Unladylike: the problem of labels reveals deeper issues in women’s sport

You may once have been told “that’s not very ladylike”. My mum certainly said this a few times, and I always responded with something along the lines of “I don’t want to be a lady!”. It’s a comment which I think riles most women, and sits in the league of being told to “smile!” by men on public transport, or a stranger not believing that you could possibly study at Oxford. So when I saw Jenny Myrans’ LinkedIn post a few weeks ago, I was intrigued to learn that this is still a problem, even in professional sport. 

I spoke to Jenny, and asked her to explain a bit more about the problem. Jenny joined Tsunami Sport as a Product and Brand Developer, helping to design eco kits for sports teams. When she met the team, she immediately raised the issue of clothing labels being marked as “ladies’”, rather than “women’s”. 

“The term ‘ladies’ is oozing with connotations of fragility and daintiness”, Myrans told me, “these are hardly traits desired when playing sports”. Myrans played rugby for many years, but was repeatedly told that she was “butch” and would end up with a “thick neck”, despite her physical strength being an obvious advantage in contact sports. 

“The term ‘ladies’ is oozing with connotations of fragility and daintiness”

It’s not just the sexist connotations that frustrate Myrans, but practical considerations too – the “patronising” term hints at a much bigger problem, with sports kits not fitting women’s and girl’s bodies properly. It might seem crazy, but none of the major football boot manufacturers have invested in a design that supports women’s feet, even though elite players report blisters and stress fractures caused by boots designed for male heels and arches. 

It wasn’t until the 2019 Women’s World Cup that Nike, Adidas, Puma and Umbro started making bespoke women’s kits. These changes matter – having played in men’s football shorts (too big at the waist, fall down) and women’s football shorts (too short and revealing), I can attest that kit and equipment has a massive impact on your confidence and play. And it can be dangerous too – Olympic cyclist Hannah Dines had to undergo plastic surgery on her vulva due to years of pain caused by saddles designed for men.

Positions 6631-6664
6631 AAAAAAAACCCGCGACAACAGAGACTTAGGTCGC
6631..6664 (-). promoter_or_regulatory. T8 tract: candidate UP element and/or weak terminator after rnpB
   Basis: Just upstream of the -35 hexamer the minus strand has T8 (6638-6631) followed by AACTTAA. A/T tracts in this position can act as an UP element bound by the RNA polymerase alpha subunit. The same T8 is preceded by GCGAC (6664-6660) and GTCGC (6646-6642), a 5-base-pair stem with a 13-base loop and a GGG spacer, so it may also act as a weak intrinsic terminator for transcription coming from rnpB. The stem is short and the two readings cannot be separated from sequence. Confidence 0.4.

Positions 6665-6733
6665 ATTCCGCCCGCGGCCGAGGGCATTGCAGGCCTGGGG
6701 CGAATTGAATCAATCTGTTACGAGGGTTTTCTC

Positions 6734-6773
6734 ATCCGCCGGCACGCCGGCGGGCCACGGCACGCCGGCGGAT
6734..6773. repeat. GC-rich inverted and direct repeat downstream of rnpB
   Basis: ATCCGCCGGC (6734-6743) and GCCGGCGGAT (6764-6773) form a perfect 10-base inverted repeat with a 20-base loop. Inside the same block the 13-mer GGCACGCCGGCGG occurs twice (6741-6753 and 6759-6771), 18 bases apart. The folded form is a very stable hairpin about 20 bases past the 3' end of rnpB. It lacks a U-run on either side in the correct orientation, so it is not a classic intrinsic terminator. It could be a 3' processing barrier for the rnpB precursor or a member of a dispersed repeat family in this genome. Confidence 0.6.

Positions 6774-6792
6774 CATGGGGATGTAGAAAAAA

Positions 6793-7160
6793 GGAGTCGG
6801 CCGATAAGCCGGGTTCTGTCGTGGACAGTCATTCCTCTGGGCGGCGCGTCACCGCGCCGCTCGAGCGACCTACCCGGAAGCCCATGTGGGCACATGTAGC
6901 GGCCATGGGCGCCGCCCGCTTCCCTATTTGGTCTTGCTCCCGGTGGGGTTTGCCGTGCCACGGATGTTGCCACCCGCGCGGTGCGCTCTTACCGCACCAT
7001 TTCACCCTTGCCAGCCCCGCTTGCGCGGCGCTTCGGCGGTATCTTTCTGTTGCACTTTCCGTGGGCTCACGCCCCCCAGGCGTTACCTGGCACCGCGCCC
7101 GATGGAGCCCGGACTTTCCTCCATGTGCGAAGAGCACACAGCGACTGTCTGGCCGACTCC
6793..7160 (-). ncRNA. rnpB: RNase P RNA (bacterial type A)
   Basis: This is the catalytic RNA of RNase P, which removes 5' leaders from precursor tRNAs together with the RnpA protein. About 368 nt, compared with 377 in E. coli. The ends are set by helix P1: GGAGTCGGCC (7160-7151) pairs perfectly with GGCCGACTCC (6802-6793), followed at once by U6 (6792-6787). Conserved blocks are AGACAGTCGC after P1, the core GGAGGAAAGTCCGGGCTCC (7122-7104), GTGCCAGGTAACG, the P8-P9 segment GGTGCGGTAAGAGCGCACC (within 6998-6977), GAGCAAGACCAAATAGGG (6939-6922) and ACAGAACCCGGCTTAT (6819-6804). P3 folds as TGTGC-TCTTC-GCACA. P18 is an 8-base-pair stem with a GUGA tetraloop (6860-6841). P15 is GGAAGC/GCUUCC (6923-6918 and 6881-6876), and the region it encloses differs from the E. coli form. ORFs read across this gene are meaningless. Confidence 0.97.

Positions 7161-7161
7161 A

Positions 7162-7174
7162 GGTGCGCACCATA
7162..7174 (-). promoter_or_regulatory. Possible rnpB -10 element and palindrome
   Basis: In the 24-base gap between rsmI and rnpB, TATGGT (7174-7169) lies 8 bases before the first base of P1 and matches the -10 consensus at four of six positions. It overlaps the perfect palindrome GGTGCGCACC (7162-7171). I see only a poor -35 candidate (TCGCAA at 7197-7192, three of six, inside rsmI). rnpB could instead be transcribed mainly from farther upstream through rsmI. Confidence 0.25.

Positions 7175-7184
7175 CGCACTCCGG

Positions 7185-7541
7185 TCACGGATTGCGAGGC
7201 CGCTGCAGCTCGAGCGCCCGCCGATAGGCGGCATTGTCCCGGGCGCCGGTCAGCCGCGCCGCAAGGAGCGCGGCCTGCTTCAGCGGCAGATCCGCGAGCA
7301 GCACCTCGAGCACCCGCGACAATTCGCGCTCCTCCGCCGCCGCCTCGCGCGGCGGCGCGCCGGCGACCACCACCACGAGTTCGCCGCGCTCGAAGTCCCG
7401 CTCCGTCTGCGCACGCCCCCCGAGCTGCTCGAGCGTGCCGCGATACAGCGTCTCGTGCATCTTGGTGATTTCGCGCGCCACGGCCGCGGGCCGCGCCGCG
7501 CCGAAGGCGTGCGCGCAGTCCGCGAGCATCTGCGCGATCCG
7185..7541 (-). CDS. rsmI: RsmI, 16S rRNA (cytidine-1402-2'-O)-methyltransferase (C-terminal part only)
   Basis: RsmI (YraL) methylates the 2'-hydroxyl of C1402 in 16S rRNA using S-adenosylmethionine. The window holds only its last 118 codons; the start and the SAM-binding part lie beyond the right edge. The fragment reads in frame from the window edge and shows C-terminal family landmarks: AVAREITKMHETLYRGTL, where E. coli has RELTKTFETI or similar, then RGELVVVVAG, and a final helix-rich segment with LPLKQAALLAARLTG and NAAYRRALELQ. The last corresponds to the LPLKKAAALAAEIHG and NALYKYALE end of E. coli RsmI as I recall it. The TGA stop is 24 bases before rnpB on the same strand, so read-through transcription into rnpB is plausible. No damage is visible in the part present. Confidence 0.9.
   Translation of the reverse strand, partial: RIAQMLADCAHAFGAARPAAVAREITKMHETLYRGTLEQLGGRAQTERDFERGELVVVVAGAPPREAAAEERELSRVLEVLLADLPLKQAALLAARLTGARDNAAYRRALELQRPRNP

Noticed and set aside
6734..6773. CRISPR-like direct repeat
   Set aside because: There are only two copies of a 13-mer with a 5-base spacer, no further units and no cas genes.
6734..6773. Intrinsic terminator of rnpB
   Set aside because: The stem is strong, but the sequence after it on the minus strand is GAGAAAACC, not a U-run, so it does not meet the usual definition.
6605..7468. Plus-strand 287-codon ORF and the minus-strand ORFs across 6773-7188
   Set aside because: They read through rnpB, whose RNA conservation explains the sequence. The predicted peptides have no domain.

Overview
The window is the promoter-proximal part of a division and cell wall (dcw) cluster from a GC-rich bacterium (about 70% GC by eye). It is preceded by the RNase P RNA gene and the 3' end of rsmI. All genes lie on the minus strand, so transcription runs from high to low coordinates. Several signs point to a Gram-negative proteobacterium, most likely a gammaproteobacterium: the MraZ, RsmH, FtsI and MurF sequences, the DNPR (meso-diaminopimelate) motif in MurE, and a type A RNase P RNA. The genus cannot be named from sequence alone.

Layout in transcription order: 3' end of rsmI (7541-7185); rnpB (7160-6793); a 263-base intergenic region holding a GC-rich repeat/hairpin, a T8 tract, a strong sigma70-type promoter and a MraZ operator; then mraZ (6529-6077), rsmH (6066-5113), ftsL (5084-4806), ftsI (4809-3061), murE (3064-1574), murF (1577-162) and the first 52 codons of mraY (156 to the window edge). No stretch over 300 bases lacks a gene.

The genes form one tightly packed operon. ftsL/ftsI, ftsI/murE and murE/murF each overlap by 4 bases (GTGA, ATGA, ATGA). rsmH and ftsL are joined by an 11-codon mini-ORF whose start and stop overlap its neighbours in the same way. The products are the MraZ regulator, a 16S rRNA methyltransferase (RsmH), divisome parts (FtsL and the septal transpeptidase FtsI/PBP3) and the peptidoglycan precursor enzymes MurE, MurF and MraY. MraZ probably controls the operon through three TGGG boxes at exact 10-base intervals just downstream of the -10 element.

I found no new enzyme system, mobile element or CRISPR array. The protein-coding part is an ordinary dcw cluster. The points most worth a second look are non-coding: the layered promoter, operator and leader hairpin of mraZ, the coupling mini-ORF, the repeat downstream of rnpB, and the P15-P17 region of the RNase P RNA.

Whilst positive changes have been made – such as Manchester City and other clubs introducing non-white shorts – sexism in sport remains pervasive. Over the weekend, the sporting director of my home team – Stuart Webber – came under fire for having “zero interest” in women’s football, even as Norwich City Women claimed their seventh County Cup final title at Carrow Road on Friday 19th May. Having been lucky enough to attend the Women’s Euros final last year, and witnessing the incredible, emotional, supportive atmosphere that women’s games foster, it seems shocking that Webber believes his comments to be justified and reasonable. 

As we see numerous women’s footballers sidelined by ACL injuries, notably the Arsenal power-couple of England forward Beth Mead and Ballon d’Or stalwart Viv Miedema, pressure is increasing on sporting giants to accommodate women’s bodies (rather than the current ‘add in and stir’ model). Changes trickle down to grassroots too, with more comfortable kit potentially encouraging the 61% of girls who give up sport at secondary school to rediscover their passion. 

Whilst the long, cruel arm of puberty is something of a stereotype used to degrade teenage girls (for being too hormonal, or moody, or emotional), it’s also a killer for self-confidence. Changing rooms are living nightmares for many students – boys and girls alike – not to mention those who may be unsure of or exploring their gender identity and/or sexuality. Headlines focusing on trans folk, such as World Athletics’ recent banning of transgender women from competing in global events, certainly don’t help to promote the idea that sport is for everyone.

Some simple changes can be made from the bottom-up, I believe. As Myrans pointed out, “we need to ditch the idea that women should be held to a higher standard when it comes to how they act towards each other, the opposition, their fans, and how they present themselves.” In other words: we need to be unladylike, women.

Image description: 3 women playing football

Image credit: Ashley Williams via Pexels